for certain matters specified in Clauses (a) to (t) which follow. Clauses (1) and (s) of this sub-section which are of importance in this case run as follows:
The rules framed by the Local Govern, ment may-
(1) provide that any dispute touching the business of a society between members or past members of the society, or persons claiming through a member or past member, or between a member or past member or persons so claiming and the committee or any officer shall be referred to the Registrar for decision or, if he so directs, to arbitration, and prescribe the mode of appointing an arbitrator or arbitrators and the procedure to be followed in proceedings before the Registrar or such arbitrator or arbitrators and the enforcement of the decision of the Registrar or the awards of arbitrators;
(s) subject to the provisions of Section 39 determine in what cases an appeal shall lie from the orders of the Registrar and prescribe the procedure to be followed in presenting and disposing of such appeal.
10. Rule 22 framed by the Local Government under the powers conferred by Section 43, of the Act is divided into eight sub-rules. The first sub-rule repeats the first portion of Clause (1), Section 43, and the only addition is that the dispute shall be made in writing, Sub-rule (2) says that on a reference being made to him, the Registrar shall, at his discretion, either decide the same himself, or shall appoint an arbitrator, or shall refer it to three arbitrators, in which case each party is to nominate one arbitrator and the third to be nominated by the Registrar who is to be the Chairman of the Board of Arbitrators. When any party fails to nominate an arbitrator within 15 days, the Registrar may himself make the nomination. This last mentioned sentence clearly contemplates the case when the Registrar in his discretion has decided that there should be three instead of one arbitrator. The third and fourth sub-rules deal with matters of procedure. Power is given to the Registrar or arbitrator or arbitrators, as the case may be, to summon witnesses, compel production of documents and to administer oath, and they are directed to keep a summary of the evidence and to pronounce judgment (decision or award) on the evidence. The fifth sub-rule provides that any person aggrieved by an award may appeal to the Registrar within one month, and any person aggrieved by the original decision of the Registrar may within the said period prefer an appeal to the Commissioner of the division. Sub-rule (6) says that the original decision of the Registrar, and the award of the arbitrator or arbitrators if not appealed against within one month and the appellate decision of the Registrar or of the Commissioner when there has been an appeal, 'shall not be liable to be called; in question in any Civil or Revenue Court and shall be in all respects final and conclusive.' Sub-rule (7) provides for execution of decisions and awards by the Civil Courts. Sub-rule (8) bars the appearance of legal practitioner in these proceedings for determining disputes.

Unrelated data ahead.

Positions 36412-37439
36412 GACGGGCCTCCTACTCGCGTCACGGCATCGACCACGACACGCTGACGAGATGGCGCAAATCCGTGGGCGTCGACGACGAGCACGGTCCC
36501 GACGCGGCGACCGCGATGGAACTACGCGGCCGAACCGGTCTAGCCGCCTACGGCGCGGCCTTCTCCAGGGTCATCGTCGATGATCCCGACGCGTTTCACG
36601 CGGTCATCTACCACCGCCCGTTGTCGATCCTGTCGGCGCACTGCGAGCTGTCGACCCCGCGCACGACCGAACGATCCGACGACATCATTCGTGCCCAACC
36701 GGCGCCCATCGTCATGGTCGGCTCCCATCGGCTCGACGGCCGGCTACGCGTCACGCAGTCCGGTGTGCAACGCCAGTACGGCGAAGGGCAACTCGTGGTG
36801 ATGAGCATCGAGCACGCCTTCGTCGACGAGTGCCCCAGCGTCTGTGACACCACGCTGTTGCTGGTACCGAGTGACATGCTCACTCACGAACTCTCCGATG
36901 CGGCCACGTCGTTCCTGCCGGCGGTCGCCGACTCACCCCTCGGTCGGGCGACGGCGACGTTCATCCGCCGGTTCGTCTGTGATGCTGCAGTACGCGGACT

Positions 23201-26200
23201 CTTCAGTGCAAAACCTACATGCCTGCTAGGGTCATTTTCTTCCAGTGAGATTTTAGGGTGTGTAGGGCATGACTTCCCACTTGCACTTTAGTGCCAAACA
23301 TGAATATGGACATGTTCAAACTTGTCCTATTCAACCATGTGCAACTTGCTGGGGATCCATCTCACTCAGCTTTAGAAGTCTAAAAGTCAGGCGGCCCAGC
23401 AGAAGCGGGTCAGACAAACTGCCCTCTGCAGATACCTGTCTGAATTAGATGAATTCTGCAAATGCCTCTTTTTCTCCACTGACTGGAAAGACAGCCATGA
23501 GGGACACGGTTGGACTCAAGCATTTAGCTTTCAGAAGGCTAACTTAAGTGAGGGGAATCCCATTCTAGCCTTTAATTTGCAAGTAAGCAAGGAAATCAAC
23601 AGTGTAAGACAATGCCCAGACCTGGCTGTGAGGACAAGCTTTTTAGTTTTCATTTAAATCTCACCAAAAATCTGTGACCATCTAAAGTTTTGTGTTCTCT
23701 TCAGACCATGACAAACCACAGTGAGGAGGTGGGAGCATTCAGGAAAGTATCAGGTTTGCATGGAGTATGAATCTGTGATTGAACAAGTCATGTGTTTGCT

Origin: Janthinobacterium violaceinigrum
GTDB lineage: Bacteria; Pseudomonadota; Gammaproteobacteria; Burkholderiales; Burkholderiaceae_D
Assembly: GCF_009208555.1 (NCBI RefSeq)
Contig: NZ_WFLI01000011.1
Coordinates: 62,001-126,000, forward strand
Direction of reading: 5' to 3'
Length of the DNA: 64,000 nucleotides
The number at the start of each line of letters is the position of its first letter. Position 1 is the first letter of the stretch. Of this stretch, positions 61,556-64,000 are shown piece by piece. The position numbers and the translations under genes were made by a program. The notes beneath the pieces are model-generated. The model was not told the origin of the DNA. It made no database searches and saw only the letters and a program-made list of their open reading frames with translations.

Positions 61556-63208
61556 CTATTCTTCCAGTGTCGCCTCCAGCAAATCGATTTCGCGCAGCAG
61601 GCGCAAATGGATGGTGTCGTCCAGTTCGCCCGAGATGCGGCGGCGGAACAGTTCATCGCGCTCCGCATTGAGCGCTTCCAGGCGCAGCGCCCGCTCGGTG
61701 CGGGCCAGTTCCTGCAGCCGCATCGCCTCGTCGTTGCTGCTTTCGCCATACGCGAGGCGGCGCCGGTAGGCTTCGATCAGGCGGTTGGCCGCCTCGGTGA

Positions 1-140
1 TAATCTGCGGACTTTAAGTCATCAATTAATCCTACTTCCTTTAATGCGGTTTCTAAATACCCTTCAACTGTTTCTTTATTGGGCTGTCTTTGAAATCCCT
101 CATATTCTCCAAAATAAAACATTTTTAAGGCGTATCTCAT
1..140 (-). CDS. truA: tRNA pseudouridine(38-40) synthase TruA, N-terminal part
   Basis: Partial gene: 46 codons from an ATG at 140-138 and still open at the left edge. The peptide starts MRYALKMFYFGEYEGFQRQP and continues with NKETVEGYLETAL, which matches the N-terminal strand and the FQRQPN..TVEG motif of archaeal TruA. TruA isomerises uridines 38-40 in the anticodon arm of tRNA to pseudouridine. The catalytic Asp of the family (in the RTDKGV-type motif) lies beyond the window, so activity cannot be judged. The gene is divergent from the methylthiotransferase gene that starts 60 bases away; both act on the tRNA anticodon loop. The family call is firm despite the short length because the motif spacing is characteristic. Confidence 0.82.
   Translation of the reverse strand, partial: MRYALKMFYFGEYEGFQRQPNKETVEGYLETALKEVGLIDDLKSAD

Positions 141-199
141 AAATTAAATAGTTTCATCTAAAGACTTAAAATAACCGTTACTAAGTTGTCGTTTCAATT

11. The first thing that is. to be noticed is that the Legislature has expressed itself in clear terms that setting up a tribunal or machinery for deciding disputes concerning the business of a Co-operative Society is one of the purposes of the Act, when such disputes arise between the following classes, viz. (a) between members or persons claiming through them inter se, or (b) between past members and persons claiming through them inter se, or between two parties of either of these categories, or (c) between any one of these classes on the one hand and the committee on the other, or (d) between any such party and any officer, or (e) between a committee and any officer. This is made clear by Clause (1) of Section 43 (2). The whole Act is designed to establish co-operative societies which would be able to assist their members by making loans and supplying materials on more favourable terms than could be secured from outside money lenders. The members are to have larger credit than they would have obtained in the outside market, the security of each society for the money lent or goods supplied to individual members being.. the Collective credit of all the members, for, every member or past member, subject to precise conditions defined either in the Act or the bye-laws, is a surety for the others. By providing that a society registered under the Act may become a member of another registered' society, a hierarchy of Co-operative Societies is contemplated, and as the principle is one of collective security of the members, the field of operation can be indefinitely extended. What the Act aims at, as indicated in the Preamble, is to make agriculturists, artisans and men of limited means, self-sufficient, and to enable them, to make as much profit as possible (put of their own labour, by preventing a good part of the proceeds of their own toil going to money lenders and middle men. In other words, the whole object of the Act is to make the peasants, artisans and men of limited means thrifty and place them above perpetual want. Wastage and spoliation of their substance is to be prevented. If these principles are kept in view, it would necessarily follow that the setting up of a tribunal, original or/and appellate, for the decision of disputes which may arise in connexion with the] liability of members to the society or inter se expeditiously and cheaply would be carrying out the objects of the Act: Zemindara Bank Sherpur Kalan v. Suca (1924) 11 AIR Lah 418 at p. 724 and Mathura Prosad v. Sheo Balak (1918) 5 AIR All 419 at p. 92.